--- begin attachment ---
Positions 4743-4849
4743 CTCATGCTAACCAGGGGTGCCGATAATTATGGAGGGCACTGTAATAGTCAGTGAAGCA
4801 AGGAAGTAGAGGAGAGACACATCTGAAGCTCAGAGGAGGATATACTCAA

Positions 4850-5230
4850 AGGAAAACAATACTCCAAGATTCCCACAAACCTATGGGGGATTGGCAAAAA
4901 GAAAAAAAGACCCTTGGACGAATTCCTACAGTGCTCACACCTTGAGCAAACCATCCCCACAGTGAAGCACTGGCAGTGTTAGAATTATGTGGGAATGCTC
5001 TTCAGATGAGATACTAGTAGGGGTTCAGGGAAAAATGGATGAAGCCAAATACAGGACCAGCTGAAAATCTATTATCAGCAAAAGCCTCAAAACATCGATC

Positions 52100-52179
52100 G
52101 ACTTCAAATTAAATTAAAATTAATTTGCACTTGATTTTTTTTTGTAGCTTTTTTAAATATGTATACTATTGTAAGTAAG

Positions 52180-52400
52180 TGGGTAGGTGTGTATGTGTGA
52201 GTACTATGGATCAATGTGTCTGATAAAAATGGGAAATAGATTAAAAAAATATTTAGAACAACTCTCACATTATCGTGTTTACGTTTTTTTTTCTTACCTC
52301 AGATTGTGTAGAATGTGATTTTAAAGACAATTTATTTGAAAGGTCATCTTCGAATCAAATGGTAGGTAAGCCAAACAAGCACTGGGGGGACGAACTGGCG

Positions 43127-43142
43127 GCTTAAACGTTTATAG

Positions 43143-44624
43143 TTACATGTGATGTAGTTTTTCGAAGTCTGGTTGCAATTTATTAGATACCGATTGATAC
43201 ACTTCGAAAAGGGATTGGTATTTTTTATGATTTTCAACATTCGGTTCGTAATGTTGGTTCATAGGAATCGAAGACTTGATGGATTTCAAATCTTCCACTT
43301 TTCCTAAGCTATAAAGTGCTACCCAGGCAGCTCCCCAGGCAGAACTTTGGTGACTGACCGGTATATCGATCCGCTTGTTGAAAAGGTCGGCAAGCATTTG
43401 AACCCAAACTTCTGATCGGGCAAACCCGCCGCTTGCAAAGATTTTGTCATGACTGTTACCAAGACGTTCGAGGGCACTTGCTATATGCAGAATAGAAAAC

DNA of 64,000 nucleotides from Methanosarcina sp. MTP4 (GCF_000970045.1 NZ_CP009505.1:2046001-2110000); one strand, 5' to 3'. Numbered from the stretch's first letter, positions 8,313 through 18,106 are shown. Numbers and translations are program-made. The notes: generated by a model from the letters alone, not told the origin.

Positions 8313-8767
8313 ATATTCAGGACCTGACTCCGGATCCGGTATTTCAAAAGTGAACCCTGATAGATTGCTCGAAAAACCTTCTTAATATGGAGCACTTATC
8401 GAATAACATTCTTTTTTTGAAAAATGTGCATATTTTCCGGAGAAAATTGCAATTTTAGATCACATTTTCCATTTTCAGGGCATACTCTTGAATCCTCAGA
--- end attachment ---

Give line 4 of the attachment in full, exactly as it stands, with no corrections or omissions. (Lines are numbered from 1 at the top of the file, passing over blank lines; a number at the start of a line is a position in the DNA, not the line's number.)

Positions 4850-5230